Planimeter

  1. An instrument for measuring the area of a plane figure by tracing its boundary line

Planimetric

  1. of, relating to, or made by means of a planimeter
  2. of a map having no indications of relief

“Planimetric.” The Merriam-Webster.com Dictionary, Merriam-Webster Inc., https://www.merriam-webster.com/dictionary/planimetric. 

“Planimeter.” The Merriam-Webster.com Dictionary, Merriam-Webster Inc., https://www.merriam-webster.com/dictionary/planimeter. 

Photo credit: Stefan Kühn CC BY-SA

1 thought on “Planimeter”

  1. Expanding on this just a bit — a planimeter is an instrument, either analog or digital, that helps folks measure the area of complicated shapes (like a lake boundary, for example). In order to do this, you have to assume no relief. In other words, you have to image the shape to be flat, so you can’t take height, or depth, or altitude, into account. In the case of a mountain, or a lake, or a building, you will only measure area not volume.

    When we use planimetric in a discussion of maps, it means we’re imagining a map that does not represent (or ignores) elevation. So imagine a map of roads. You can get some sense of the distance between to cities, but you won’t know if the road goes up and down a bunch of hills.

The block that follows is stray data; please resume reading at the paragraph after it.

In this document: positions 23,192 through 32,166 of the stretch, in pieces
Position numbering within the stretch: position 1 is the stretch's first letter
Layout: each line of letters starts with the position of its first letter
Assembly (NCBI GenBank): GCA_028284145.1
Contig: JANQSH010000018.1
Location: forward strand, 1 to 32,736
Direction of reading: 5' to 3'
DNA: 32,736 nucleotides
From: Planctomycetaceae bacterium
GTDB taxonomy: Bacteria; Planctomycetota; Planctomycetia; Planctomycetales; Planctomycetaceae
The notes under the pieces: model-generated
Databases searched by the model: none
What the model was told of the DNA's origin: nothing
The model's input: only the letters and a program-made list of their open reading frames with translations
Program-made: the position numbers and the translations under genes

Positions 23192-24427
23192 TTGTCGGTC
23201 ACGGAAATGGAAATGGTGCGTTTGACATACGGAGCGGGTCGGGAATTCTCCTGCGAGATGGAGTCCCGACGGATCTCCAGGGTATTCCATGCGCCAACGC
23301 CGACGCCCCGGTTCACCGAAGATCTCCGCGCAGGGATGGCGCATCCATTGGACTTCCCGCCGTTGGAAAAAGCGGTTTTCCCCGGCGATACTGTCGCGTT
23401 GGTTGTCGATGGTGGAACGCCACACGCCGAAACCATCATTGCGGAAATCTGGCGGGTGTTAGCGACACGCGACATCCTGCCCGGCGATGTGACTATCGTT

Above, I’ve paraphrased this post I found:

    Planimetric elements in geography are those features that are independent of elevation, such as roads, building footprints, and rivers and lakes. They are represented on two-dimensional maps as they are seen from the air, or in aerial photography. These features are often digitized from orthorectified aerial photography into data layers that can be used in analysis and cartographic outputs.

    A planimetric map is one that does not include relief data.

    I pulled that helpful clarification from Wikipedia here:

    https://en.wikipedia.org/wiki/Planimetrics

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